A soldering iron has a cylindrical tip of 2.5 mm in diameter and 20 mm in length. With age and usage, the tip has oxidized and has an emissivity of 0.80. Assuming that the average convection heat transfer coefficient over the soldering iron tip is 25 W/m^2K, and the surrounding air temperature is 20 C, determine the power required to maintain the tip at 400 C.

An ice skating rink is located in a building where the air is at T_air=20 C and the walls are at T_w=25 C. The convection heat transfer coefficient between the ice and the surrounding air is h=10 W/m^2K. The emissivity of ice is 0.95. The latent heat of fusion of ice is 333.7 kJ/kg and its density is 920 kg/m^3. (a) Calculate the refrigeration load of the system necessary to maintain the ice at T_s=0 C for an ice rink of 12 m by 40 m. (b) How long would it take to melt 3 mm of ice from the surface of the rink if no cooling is supplied and the surface is considered insulated on the back side?

Consider a large 3-cm-thick stainless steel plate in which heat is generated uniformly at a rate of 5x10^6 W/m^3. Assuming the plate is losing heat from both sides, determine the heat flux on the surface of the plate during steady operation.

Consider a steel pan used to boil water on top of an electric range. The bottom section of the pan is L=0.3 cm thick and has a diameter of D=20cm. The electric heating unit on the range top consumes 1250 W of power during cooking, and 85 percent of the heat generated in the heating element is transferred uniformly to the pan. Heat transfer from the top surface of the bottom section to the water is by convection with a heat transfer coefficient of h. Assuming constant thermal conductivity and one-dimensional heat transfer, express the mathematical formulation (the differential equation and the boundary conditions) of this heat conduction problem during steady operation. Do not solve.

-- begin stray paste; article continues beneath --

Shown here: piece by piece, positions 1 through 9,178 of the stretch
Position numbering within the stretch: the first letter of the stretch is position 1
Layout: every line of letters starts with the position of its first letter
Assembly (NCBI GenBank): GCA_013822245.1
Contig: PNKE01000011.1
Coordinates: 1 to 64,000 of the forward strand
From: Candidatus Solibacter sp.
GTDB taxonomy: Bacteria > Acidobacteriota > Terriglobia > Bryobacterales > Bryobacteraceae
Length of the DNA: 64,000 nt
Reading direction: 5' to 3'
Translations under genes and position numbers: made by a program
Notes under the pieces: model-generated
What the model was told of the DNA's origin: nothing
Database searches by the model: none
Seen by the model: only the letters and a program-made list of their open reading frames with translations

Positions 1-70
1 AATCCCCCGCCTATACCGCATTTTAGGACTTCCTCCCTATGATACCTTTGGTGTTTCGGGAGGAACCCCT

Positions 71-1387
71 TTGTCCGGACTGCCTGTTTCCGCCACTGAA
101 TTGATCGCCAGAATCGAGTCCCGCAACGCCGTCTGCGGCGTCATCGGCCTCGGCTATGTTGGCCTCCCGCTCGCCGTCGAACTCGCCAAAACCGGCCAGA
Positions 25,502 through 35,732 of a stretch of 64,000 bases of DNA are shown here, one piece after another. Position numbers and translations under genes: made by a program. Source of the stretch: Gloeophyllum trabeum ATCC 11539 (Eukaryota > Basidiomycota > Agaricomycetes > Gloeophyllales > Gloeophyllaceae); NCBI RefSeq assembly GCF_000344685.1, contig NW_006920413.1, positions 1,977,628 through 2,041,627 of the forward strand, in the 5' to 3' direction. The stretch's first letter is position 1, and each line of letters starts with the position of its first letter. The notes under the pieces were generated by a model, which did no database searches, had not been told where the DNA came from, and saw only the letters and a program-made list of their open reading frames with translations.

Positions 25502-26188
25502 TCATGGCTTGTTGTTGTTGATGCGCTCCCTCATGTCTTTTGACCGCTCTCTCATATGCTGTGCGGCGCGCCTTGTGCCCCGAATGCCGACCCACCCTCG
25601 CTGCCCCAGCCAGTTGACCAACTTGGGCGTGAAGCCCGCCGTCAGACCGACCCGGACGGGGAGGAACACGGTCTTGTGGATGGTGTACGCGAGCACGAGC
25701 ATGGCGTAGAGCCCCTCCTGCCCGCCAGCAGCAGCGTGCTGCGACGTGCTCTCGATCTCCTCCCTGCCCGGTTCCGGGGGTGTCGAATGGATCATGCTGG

Consider a large plane wall of thickness L=0.3 m, thermal conductivity k=2.5 W/mK, and surface area A=12 m^2. The left side of the wall at x=0 is subjected to a net heat flux of 700 W/m^2 while the temperature at that surface is measured to be 80 C. Assuming constant thermal conductivity and no heat generation in the wall, (a) express the differential equation and the boundary conditions for steady one-dimensional heat conduction through the wall, (b) obtain a relation for the variation of temperature in the wall by solving the differential equation, and (c) evaluate the temperature of the right surface of the wall at x=L.

In a food processing facility, a spherical container of inner radius r_1=40 cm, outer radius r_2=41 cm, and thermal conductivity k=1.5 W/mK is used to store hot water and to keep it at 100 C at all times. To accomplish this, the outer surface of the container is wrapped with a 800-W electric strip heater and then insulated. The temperature of the inner surface of the container is observed to be nearly 120 C at all times. Assuming 10 percent of the heat generated in the heater is lost through the insulation, (a) express the differential equation and the boundary conditions for steady one-dimensional heat conduction through the container, (b) obtain a relation for the variation of temperature in the container material by solving the differential equation, and (c) evaluate the outer surface temperature of the container. Also determine how much water at 100 C this tank can supply steadily if the cold water enters at 20 C.

Consider a large 5-cm-thick brass plate (k=111 W/mK) in which heat is generated uniformly at a rate of 2x10^5 W/m^3. One side of the plate is insulated while the other side is exposed to an environment at 25 C with a heat transfer coefficient of 44 W/m^2K. Explain where in the plate the highest and lowest temperatures will occur, and determine their values.

Heat is generated uniformly at a rate of 4.2x10^6 W/m^3 in a spherical ball (k=45 W/mK) of diameter 24 cm. The ball is exposed to iced-water at 0 C with a heat transfer coefficient of 1200 W/m^2K. Determine the temperatures at the center and the surface of the ball.

Consider a 1.5-m-high and 2.4-m-wide glass window whose thickness is 6 mm and thermal conductivity is k=0.78 W/mK. Determine the steady rate of heat transfer through this glass window and the temperature of its inner surface for a day during which the room is maintained at 24 C while the temperature of the outdoors is -5 C. Take the convection heat transfer coefficients on the inner and outer surfaces of the window to be 10 W/m^2K and 25 W/m^2K, and disregard any heat transfer by radiation.